Always Shine!

Paranormal Romance: Stars of Fortune by Nora Roberts

Paranormal Romance: Stars of Fortune by Nora Roberts

The Guardians #1

November 3, 2015 – Berkley Books

Source: Borrowed from a friend

4 Stars

A long time ago, 3 goddesses of the moon created 3 stars (one of fire, one of ice and one of water) as a gift for the new queen. An enemy, a dark god wanted the stars for herself and her own power. To protect the world, the stars fell separately and out of the dark god’s reach.  Today 6 strangers are called together to find and protect the three fallen stars.

When I started this blog, if you would have told me that I would do a review of a Nora Roberts book here, and not my other blog, I would have laughed at you. While love is at the heart of this story, there is so much more going on here. There’s the three moon goddesses, the dark goddess, the seer, the witch and four other characters with their own secrets and stories to tell. While this may not be the best fantasy story out there, it was still pretty good. Since this is the first book, it sets up the next two books in the trilogy. But it is loaded with mystery, love and adventure. Roberts, being the master storyteller that she is, weaves together a tale that quickens the heart from a fast burning romance while at the same time keeping you on the edge of your seat. With just the right amount of prophecy and action, the story remains engaging. Another thing to mention would be the treatment of the fantastical elements. They are treated casually, making them not only common but also believable. I really enjoyed this story.

 

Always Shine!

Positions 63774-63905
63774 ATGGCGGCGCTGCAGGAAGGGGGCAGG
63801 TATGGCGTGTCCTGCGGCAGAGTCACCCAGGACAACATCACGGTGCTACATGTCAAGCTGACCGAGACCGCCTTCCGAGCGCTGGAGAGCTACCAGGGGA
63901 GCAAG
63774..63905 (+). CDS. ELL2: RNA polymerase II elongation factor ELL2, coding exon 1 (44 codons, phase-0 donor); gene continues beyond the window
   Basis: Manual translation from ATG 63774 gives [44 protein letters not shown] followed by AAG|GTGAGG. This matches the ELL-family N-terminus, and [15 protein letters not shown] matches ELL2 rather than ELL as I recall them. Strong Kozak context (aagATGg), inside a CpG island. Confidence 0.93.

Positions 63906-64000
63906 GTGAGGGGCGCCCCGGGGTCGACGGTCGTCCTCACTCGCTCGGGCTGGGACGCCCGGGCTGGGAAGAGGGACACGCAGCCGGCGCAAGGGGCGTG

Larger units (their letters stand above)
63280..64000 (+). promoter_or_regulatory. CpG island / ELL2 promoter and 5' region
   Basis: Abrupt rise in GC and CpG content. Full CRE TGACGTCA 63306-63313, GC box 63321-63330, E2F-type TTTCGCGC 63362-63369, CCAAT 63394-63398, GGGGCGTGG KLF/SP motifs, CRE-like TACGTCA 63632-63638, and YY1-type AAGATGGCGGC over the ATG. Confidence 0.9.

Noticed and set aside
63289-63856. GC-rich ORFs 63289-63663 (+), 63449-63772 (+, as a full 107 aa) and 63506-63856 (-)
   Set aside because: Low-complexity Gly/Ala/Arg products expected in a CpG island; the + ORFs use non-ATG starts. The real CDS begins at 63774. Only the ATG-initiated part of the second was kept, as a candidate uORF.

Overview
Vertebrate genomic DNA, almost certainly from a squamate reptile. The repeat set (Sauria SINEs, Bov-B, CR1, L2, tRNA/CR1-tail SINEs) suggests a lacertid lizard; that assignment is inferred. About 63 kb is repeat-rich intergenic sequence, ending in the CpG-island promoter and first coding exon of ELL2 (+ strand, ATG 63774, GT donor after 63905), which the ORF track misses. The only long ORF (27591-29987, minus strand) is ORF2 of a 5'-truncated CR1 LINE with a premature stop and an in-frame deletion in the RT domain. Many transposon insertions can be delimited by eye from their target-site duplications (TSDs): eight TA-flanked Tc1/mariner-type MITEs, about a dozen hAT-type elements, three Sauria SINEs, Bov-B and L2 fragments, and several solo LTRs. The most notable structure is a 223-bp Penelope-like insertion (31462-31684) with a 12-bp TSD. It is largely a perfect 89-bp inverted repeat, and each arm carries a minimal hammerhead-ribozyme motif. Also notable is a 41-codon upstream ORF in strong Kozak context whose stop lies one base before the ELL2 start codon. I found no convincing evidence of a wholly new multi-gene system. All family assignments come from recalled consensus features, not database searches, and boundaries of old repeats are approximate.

Arrows of the Queen by Mercedes Lackey

Arrows of the Queen by Mercedes Lackey

Heralds of Valdemar #1

DAW Books – March 3, 1987

Purpose:  100 must read Sci-Fi Fantasy Novels by Female Authors

Source: My Bookshelf

5 stars

So far, I have not been impressed with the books that have appeared on this list. In fact, I told my friend who is reading along with me that if I didn’t like this book, I was ready to just forget about the list.  But, I loved this book. For so many reasons. Talia, the main character, was very likeable. This was a young girl who was wise beyond her years. Other characters make a comment about this, but it is apparent with the writing. Next would be the relationships in the story. There’s familial, friendship and romantic relationships. Some are destroyed as they should be. Some move from friendship to romantic but reverts to friendship, without all the angst and drama. The romantic relationships range from lifelong to unrequited or in secret. Again, without all the angst and drama.

I loved watching Talia slowly come into her own at the Collegium, into her gifts as well as her role as the Queen’s Own. This book was a foundation book, giving the history if the Collegium as well as the history of companions. But it wasn’t boring, and it wasn’t full of info dumps. There were enough mini-adventures and mystery to move the story along, so you’re not just left with the history. Talia comes to the Collegium at a time where conspiracies and a covert rebellion is brewing. I was lost in the story and enjoyed the writing so much.